According to Japanese media reports, the Agriculture, Forestry and Fisheries ministry issued a report on Monday stating there are no assurances that more cases of mad cow disease will not be discovered in the United States.
"There is no guarantee that mad cow disease will not occur in the US from now," the report says, based on the findings of a team of Japanese experts who returned home Sunday after visiting North America following the discovery last month of a Canadian-born cow in Washington state infected with mad cow disease, or bovine spongiform encephalopathy (BSE).
As a result of its 11-day visit to North America, the team found there are chances that the same type of meat-and-bone meal used to feed the Holstein in Canada had been imported to the US, it says. Citing the closely integrated beef-related industries between the US and Canada.
The media reports write that when asked whether US beef is safe, a ministry official said : "Compared with the measures Japan is taking, the US measures are fairly weak and inadequate in terms of safety level. As far as this investigation is concerned, nothing but MBM can be considered as a source of BSE infection," he said.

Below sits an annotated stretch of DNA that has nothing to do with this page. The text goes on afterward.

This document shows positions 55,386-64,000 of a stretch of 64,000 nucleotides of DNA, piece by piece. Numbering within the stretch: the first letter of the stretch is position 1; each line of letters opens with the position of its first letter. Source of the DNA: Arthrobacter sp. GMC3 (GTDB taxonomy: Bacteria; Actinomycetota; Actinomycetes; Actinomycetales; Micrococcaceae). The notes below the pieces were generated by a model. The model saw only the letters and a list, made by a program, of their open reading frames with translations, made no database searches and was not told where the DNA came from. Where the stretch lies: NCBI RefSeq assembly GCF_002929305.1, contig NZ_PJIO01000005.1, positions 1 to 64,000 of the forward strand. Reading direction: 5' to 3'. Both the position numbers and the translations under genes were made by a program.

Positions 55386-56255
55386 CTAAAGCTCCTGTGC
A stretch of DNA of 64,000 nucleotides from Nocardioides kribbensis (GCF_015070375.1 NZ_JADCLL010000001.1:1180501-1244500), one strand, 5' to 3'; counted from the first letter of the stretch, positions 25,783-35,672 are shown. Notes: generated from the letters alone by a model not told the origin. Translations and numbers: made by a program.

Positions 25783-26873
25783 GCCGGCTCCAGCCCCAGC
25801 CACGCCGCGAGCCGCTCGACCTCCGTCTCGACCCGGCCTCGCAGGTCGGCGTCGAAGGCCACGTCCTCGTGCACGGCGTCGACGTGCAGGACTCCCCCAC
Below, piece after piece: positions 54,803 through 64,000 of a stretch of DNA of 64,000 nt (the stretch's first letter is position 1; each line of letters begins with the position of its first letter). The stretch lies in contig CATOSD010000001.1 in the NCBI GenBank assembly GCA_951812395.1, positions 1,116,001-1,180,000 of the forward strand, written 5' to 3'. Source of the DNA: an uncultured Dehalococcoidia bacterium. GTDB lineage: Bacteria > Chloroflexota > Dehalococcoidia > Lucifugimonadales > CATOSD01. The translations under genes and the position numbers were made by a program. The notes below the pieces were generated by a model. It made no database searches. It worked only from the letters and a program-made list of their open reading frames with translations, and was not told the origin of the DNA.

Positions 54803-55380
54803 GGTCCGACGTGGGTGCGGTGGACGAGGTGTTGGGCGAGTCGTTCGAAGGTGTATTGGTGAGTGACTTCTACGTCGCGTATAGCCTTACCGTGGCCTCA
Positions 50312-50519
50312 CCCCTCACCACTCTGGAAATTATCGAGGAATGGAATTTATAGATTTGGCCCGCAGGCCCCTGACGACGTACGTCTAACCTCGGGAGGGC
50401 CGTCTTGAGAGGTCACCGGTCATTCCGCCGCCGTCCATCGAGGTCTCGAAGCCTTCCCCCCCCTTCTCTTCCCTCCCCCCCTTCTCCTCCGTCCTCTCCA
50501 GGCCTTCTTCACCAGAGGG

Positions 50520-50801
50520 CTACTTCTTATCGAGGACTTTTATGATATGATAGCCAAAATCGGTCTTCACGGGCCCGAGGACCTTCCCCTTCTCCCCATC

Japan devised thorough safety measures after mad cow disease was confirmed in domestic cattle in September 2001. Sales of beef in Japan have only just recovered following events in 2001, when consumption plummeted, inflicting $2bn in losses on US, Australian and other beef exporters.
Japanese authorities introduced mandatory BSE testing for all domestic cattle bound for consumption, making Japan the only country to inspect all of its cows, regardless of age. But the checks are not conducted on imported beef.
Japan was one of more than 20 countries to impose the ban on US beef after a four-year-old Holstein cow in Washington state tested positive for BSE in December last year.
Japan, which bought more than $1bn worth of US beef last year, is the world's largest importer of the product. Together with South Korea and Mexico they accounted for 89 per cent of US beef imports.
Japan has also suspended imports from Canada after the discovery of a cow with BSE in May last year.
US Department of Agriculture (USDA) Undersecretary J.B. Penn is heading up a delegation that arrived in Japan yesterday to explain new US safeguards so that trade can resume. On the same mission, he will also travel to the Philippines, Hong Kong and South Korea.
Meanwhile, the New Zealand press reports that a delegation of Japanese officials - looking for alternative beef sources - arrived in the country last week to discuss increasing New Zealand beef exports to Japan. The Asian country imported 11,000 tonnes of beef and veal from New Zealand last year.